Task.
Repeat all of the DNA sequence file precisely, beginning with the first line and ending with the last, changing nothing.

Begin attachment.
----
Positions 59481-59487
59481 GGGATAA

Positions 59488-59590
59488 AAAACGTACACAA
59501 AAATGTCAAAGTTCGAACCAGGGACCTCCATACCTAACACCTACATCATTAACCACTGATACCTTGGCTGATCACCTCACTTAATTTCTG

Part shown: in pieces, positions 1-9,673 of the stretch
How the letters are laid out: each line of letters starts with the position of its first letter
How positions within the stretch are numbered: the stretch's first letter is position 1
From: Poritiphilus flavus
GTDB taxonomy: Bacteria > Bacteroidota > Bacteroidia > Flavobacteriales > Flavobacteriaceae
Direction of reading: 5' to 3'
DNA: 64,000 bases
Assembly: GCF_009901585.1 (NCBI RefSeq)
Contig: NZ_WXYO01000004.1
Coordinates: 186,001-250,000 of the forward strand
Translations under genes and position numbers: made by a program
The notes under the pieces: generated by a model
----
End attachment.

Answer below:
Positions 59481-59487
59481 GGGATAA

Positions 59488-59590
59488 AAAACGTACACAA
59501 AAATGTCAAAGTTCGAACCAGGGACCTCCATACCTAACACCTACATCATTAACCACTGATACCTTGGCTGATCACCTCACTTAATTTCTG

Part shown: in pieces, positions 1-9,673 of the stretch
How the letters are laid out: each line of letters starts with the position of its first letter
How positions within the stretch are numbered: the stretch's first letter is position 1
From: Poritiphilus flavus
GTDB taxonomy: Bacteria > Bacteroidota > Bacteroidia > Flavobacteriales > Flavobacteriaceae
Direction of reading: 5' to 3'
DNA: 64,000 bases
Assembly: GCF_009901585.1 (NCBI RefSeq)
Contig: NZ_WXYO01000004.1
Coordinates: 186,001-250,000 of the forward strand
Translations under genes and position numbers: made by a program
The notes under the pieces: generated by a model